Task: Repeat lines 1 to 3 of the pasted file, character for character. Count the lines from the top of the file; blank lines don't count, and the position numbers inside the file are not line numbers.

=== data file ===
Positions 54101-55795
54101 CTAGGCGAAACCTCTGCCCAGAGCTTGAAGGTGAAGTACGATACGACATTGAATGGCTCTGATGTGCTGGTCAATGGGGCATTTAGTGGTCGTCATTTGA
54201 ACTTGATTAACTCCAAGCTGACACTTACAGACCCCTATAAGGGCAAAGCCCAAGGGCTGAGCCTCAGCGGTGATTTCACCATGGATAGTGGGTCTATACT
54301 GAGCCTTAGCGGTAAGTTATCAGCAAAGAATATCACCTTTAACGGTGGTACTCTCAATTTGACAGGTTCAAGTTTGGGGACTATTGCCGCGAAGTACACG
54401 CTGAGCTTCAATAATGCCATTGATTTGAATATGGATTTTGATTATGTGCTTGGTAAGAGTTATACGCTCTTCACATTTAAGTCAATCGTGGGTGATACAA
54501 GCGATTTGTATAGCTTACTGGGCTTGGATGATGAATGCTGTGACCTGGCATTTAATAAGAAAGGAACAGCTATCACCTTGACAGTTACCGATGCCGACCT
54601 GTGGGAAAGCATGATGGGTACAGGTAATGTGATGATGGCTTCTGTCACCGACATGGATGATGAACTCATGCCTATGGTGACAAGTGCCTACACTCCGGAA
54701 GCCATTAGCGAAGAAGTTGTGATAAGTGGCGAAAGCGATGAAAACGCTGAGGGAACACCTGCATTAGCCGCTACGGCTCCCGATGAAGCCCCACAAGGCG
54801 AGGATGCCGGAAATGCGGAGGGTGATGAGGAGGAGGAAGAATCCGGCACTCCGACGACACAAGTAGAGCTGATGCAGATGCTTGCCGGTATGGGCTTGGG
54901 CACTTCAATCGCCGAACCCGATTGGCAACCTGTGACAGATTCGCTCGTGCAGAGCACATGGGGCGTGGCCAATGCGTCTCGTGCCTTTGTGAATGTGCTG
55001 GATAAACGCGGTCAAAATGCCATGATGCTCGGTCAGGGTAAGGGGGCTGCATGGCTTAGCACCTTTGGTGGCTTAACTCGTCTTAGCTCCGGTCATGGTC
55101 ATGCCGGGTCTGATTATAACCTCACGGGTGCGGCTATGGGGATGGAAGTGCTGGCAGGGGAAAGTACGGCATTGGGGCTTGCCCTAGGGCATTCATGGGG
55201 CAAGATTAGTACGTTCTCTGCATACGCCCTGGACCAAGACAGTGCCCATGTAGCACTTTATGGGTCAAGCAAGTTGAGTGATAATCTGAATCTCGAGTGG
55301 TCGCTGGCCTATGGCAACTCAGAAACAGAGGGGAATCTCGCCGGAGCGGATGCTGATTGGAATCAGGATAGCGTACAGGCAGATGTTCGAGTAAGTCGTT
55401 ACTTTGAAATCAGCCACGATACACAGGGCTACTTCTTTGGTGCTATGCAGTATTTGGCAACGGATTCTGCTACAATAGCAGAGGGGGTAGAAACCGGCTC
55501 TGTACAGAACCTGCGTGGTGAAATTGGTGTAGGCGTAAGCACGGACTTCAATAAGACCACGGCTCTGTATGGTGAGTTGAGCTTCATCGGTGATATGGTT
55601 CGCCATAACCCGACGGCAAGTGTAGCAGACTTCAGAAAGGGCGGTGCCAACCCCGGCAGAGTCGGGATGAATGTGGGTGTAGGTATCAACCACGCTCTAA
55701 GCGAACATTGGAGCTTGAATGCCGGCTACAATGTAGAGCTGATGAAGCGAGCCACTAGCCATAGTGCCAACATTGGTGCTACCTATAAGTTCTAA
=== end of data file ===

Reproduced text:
Positions 54101-55795
54101 CTAGGCGAAACCTCTGCCCAGAGCTTGAAGGTGAAGTACGATACGACATTGAATGGCTCTGATGTGCTGGTCAATGGGGCATTTAGTGGTCGTCATTTGA
54201 ACTTGATTAACTCCAAGCTGACACTTACAGACCCCTATAAGGGCAAAGCCCAAGGGCTGAGCCTCAGCGGTGATTTCACCATGGATAGTGGGTCTATACT